Google Glass, the Internet-connected glasses that are now starting to be delivered in the wild, have been in the news over privacy concerns and other societal issues. Now, terms of service for the Explorer Edition, a limited, early release of the specs, say they cannot be loaned or resold.
The TOS states that if anyone resells or loans the device, Google “reserves the right to deactivate the Device, and neither you nor the unauthorized person using the Device will be entitled to any refund, product support, or product warranty.” Wired reports that a Philadelphia man who had put his not-yet-shipped Explorer Edition glasses up for sale on eBay canceled the auction — the bids had gone as high as $90,000 — lest Google finds out and revokes his right to buy the glasses. (He had been selected as part of a promotional campaign by Google that expanded the field of testers beyond developers.)
While companies often place restrictions or impose non-disclosure agreements on beta releases of products, Ars Technica points out that Google Explorer Edition glasses’ specs (that’s short for specifications) are not secret, and additionally, the glasses are available to “random people who responded to a query on Twitter.” like the aforementioned Philadelphia man. That man, by the way, told Wired that the only way he found out about the restrictions on lending and selling was through a Glass Explorers Google+ group.
Google has not commented about the TOS, and it’s possible the stringent rules won’t apply to future versions of Glass.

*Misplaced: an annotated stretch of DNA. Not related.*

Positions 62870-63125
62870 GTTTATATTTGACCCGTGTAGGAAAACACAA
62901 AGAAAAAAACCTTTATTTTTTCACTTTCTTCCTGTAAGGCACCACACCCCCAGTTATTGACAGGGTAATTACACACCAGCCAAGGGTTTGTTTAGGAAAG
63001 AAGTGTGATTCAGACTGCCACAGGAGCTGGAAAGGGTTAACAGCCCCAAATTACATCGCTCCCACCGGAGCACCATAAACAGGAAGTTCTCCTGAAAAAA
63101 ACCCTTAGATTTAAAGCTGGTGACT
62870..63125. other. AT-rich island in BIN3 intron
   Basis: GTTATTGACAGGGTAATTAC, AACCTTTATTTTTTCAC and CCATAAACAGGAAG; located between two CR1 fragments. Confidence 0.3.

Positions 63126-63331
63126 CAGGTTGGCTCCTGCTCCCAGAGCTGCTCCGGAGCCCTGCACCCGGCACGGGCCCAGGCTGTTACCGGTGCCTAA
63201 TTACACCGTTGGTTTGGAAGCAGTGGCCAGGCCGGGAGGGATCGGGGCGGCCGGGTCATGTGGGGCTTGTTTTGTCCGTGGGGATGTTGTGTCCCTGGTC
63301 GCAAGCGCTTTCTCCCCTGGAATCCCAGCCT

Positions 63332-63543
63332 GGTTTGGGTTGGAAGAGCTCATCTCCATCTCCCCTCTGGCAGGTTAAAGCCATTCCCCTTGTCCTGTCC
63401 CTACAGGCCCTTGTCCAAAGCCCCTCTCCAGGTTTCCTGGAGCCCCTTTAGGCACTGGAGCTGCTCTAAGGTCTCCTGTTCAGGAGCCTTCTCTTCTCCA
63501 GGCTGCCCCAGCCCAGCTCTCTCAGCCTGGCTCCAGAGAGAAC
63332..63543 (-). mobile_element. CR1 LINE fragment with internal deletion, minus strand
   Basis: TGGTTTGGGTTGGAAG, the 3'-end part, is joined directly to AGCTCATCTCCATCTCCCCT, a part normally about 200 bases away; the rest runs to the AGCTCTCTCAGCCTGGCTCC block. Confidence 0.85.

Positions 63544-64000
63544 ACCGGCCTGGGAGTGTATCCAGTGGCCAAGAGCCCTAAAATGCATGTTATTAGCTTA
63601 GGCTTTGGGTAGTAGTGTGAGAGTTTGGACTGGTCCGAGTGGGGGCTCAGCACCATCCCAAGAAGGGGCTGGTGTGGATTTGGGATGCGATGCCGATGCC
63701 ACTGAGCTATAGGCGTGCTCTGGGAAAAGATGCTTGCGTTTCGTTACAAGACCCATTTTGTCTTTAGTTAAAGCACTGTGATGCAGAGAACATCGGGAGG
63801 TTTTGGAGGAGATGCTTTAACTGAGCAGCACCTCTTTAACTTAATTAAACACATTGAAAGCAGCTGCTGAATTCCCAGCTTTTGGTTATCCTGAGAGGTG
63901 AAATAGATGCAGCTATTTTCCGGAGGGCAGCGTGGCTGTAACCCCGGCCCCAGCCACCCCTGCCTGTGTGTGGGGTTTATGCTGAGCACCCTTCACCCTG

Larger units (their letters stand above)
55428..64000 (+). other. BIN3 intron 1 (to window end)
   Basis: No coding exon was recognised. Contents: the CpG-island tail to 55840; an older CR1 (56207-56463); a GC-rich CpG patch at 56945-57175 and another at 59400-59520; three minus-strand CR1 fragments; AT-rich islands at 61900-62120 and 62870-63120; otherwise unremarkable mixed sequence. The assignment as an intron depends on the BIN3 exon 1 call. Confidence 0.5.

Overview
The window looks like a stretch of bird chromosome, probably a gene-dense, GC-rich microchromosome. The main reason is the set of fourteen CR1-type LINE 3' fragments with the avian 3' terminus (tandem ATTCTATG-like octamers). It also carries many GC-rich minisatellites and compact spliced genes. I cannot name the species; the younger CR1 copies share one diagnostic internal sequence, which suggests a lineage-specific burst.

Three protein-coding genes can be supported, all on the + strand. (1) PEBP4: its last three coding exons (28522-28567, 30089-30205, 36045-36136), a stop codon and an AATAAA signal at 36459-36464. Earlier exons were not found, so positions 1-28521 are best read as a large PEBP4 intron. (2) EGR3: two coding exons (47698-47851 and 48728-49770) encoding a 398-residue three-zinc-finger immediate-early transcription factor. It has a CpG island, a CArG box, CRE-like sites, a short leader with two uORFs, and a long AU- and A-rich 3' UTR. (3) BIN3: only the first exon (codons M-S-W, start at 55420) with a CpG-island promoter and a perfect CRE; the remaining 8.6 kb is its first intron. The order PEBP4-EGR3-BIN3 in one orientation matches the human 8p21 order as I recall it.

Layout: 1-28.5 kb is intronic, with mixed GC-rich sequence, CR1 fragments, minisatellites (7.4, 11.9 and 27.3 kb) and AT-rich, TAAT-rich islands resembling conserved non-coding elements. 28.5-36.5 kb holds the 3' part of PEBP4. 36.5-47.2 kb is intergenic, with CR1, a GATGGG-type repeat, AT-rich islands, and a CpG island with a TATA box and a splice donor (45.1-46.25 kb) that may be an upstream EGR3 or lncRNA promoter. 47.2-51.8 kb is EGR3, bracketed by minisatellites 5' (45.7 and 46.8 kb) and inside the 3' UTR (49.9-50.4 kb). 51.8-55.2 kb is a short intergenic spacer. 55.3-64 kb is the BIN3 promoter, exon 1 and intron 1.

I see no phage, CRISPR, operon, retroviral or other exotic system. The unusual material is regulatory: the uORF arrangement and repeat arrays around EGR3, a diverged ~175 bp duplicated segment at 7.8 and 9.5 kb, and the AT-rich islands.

But the issue does highlight the changing definition of ownership in the digital age. It has been debated and litigated and will continue to come up as we buy cloud-based apps, books, music, movies and more. Glass is hardware, but it’s controlled by software that can be remotely disabled. Or take Tesla’s electric vehicles: During the recent drama over a New York Times reporter’s unflattering review of the Model S, it was shown that the company could remotely diagnose problems, plus the company revealed that it turns on data logging when members of the media drive its vehicles.
Examples abound that technological innovations have given companies greater control over the products and services they sell. A couple of instances that come to mind: Amazon once remotely deleted editions of, all things, George Orwell e-books already purchased by Kindle users after they were apparently mistakenly made available on the e-readers; the company later offered an apology, and either replacements or gift certificates. In another case a few years ago, Intel tested a program in which it charged $50 to unlock additional features of processors in computers people had already bought. (See For Some, Intel Unlock-Code Pilot Doesn’t Fly.)
Photo of a Google employee wearing Google Glass by Karl Mondon/BANG archives